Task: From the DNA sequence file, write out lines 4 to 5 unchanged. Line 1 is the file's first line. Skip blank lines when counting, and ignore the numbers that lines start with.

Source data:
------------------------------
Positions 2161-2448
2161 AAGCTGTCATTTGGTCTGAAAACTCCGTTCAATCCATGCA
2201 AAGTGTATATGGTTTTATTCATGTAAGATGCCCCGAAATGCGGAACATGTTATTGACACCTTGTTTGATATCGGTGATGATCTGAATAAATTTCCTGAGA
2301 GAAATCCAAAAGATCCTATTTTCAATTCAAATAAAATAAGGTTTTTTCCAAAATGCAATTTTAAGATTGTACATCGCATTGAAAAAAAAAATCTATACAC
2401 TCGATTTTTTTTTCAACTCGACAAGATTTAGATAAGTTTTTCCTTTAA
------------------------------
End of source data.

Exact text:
2301 GAAATCCAAAAGATCCTATTTTCAATTCAAATAAAATAAGGTTTTTTCCAAAATGCAATTTTAAGATTGTACATCGCATTGAAAAAAAAAATCTATACAC
2401 TCGATTTTTTTTTCAACTCGACAAGATTTAGATAAGTTTTTCCTTTAA